They used a very sophisticated test, which determined that boron was the mineral which causes the mosaic of blues and the fiery red color under ultraviolet light, plus the brilliant phosphorescence. The fiery red coloring is one of the reasons the diamond was thought to be cursed.
All of the 90 blue diamonds tested showed phosphorescence, with some being red and some blue-green. None of these diamonds had the same qualities as the Hope Diamond.
There was a fifty-year anniversary celebration at the Smithsonian for the diamond. Harry Winston designed three possible settings for the Hope Diamond and people were allowed to vote online for their choice. More than 10,000 people voted. Eight months later the necklace was completed.
It has 340 baguette diamonds, which total 66 carats. The Hope Diamond in its new setting was unveiled on November 18, 2010. The setting was named “Embracing Hope”. Hilary Rhoda is the special lady that wore the new necklace for a photo session.
The Story of the Hope Diamond Which Ruined Its Owners' Lives
The Generosity of Harry Winston
Harry Winston created the Harry Winston Hope Foundation and contributed $1 million to support educational initiatives and the National Gem Collection at the Smithsonian.
The Smithsonian National Museum of Natural History in Washington D. C. now houses the diamond along with 10,000 gems and 350,000 mineral specimens Harry Winston has been an inspiration to jewelers and gem collectors throughout the world.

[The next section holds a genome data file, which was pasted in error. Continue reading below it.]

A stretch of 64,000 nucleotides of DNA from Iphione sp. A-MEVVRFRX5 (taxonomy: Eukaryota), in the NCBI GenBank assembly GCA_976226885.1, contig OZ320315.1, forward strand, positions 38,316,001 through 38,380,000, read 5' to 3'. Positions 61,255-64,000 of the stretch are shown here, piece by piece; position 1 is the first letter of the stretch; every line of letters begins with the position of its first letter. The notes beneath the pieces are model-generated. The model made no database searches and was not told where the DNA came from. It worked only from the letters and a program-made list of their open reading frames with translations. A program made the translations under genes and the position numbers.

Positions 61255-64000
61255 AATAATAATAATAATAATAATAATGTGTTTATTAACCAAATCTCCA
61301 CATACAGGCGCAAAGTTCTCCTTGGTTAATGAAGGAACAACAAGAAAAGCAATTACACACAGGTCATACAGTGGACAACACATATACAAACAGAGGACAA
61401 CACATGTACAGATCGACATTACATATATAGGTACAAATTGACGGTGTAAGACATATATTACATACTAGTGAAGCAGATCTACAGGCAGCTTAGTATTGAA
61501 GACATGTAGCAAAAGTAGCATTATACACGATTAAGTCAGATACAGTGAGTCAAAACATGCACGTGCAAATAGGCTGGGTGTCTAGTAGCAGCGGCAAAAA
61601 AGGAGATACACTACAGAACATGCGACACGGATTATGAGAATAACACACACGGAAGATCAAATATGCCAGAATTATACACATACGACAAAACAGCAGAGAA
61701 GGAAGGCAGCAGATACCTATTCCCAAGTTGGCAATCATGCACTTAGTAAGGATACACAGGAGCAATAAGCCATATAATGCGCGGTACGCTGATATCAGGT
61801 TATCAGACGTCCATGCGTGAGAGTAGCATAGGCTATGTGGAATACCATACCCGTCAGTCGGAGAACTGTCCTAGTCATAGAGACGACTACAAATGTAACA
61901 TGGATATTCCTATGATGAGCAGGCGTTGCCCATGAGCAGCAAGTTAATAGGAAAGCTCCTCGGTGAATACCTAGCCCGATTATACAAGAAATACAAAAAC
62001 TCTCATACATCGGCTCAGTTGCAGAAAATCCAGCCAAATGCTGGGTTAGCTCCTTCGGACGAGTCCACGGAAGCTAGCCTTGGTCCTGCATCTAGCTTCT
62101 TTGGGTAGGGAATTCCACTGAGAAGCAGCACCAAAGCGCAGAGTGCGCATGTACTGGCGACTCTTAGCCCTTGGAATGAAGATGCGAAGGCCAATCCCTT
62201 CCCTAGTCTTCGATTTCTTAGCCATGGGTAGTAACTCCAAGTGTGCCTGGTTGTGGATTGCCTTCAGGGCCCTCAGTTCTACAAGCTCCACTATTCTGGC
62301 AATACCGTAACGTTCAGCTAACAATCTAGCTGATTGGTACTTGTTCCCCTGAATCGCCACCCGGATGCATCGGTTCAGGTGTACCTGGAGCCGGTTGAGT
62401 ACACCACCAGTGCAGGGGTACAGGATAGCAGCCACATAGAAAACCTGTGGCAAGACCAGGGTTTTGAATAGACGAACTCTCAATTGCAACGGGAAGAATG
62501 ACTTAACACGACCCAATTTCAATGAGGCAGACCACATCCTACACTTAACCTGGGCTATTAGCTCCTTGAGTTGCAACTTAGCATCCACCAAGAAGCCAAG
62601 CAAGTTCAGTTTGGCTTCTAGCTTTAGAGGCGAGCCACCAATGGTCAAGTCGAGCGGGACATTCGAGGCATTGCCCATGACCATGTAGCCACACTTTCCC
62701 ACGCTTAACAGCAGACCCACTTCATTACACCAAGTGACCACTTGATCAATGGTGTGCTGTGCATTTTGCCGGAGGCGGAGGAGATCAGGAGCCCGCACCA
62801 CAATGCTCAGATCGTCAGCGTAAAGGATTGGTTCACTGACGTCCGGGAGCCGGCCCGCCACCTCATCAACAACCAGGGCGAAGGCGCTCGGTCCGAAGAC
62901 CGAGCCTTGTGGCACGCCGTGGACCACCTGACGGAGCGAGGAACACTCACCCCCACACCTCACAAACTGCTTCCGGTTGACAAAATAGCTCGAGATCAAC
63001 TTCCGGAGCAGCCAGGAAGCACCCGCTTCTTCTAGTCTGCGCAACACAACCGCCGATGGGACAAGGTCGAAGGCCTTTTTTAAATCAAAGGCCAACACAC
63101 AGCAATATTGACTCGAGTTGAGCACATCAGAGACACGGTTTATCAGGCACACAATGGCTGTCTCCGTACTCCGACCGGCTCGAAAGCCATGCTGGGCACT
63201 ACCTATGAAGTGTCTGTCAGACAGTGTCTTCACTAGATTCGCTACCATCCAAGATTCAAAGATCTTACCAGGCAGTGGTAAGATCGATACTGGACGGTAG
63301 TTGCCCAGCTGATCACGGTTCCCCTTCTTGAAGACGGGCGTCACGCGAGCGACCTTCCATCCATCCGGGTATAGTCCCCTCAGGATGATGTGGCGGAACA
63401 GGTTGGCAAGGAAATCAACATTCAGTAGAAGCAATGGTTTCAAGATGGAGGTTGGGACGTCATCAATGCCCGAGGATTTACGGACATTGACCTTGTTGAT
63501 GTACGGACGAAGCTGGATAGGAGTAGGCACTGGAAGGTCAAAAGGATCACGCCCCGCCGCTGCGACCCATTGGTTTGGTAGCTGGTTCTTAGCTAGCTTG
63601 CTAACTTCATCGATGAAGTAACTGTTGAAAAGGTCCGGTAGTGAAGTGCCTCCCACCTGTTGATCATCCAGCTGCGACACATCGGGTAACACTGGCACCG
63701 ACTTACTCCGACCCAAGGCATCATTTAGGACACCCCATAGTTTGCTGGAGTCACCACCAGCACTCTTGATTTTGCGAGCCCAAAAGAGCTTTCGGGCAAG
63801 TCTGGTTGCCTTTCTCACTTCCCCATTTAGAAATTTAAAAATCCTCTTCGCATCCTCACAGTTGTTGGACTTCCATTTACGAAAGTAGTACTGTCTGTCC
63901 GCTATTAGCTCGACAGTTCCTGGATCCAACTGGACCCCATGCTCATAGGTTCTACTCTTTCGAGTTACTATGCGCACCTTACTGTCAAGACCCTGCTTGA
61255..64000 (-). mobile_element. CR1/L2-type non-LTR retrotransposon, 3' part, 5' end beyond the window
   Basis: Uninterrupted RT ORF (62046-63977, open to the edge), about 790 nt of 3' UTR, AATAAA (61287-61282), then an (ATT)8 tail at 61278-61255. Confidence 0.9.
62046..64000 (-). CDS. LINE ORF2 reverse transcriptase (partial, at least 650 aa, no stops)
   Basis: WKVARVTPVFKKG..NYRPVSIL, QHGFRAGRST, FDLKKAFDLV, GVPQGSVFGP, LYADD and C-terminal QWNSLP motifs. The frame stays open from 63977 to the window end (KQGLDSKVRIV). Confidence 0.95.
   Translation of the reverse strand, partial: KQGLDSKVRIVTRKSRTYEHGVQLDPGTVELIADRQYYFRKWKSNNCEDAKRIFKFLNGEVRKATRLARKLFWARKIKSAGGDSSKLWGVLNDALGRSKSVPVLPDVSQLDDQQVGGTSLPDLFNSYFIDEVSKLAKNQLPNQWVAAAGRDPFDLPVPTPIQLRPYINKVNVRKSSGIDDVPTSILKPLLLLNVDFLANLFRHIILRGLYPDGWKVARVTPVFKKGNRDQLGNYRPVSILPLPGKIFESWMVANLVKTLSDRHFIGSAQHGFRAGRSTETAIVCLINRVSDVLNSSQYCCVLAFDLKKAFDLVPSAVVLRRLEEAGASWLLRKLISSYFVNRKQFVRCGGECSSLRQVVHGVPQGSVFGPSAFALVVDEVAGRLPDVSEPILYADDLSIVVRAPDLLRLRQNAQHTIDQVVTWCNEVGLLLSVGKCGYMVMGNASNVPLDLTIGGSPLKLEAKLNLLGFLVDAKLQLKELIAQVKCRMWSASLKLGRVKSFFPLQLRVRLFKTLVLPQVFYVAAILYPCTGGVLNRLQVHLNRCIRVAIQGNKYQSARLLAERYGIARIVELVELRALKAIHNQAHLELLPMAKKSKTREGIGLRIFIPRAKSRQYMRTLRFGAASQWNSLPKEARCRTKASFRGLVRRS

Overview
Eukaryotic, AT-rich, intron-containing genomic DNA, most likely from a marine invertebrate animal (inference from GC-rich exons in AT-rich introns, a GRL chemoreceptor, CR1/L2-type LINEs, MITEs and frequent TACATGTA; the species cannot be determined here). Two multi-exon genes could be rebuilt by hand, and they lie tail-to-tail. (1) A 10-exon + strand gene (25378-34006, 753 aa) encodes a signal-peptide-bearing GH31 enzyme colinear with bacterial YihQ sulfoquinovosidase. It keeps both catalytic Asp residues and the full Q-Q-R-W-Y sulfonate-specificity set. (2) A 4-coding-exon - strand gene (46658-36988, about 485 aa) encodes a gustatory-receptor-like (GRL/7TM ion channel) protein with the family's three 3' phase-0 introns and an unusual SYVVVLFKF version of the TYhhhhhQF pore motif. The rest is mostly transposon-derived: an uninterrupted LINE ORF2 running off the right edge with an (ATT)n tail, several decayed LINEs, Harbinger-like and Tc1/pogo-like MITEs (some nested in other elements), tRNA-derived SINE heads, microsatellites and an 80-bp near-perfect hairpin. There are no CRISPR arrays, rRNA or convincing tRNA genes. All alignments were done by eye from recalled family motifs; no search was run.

A trip to Washington D. C. would not be complete without visiting this unique exhibit in the Natural History Museum. The Smithsonian Institute completed a documentary called, Mystery of the Hope Diamond, narrated by Kim Bassinger., which is available on the smithsonianchannel.com.
Is there really a Hope Diamond curse? Certainly, many of the owners lived lavish lifestyles, which probably caused the loss of their fortunes. Others, such as the postman, are exceptions. Many people wrote letters when the diamond was donated to the Smithsonian, fearing the curse would fall of the USA. Regardless, Hollywood could not come up with a story of this magnitude. The history of the diamond is certainly interesting and each individual will have to make their own conclusions concerning the curse.
Do you believe the Hope Diamond has a curse?
This content is accurate and true to the best of the author’s knowledge and is not meant to substitute for formal and individualized advice from a qualified professional.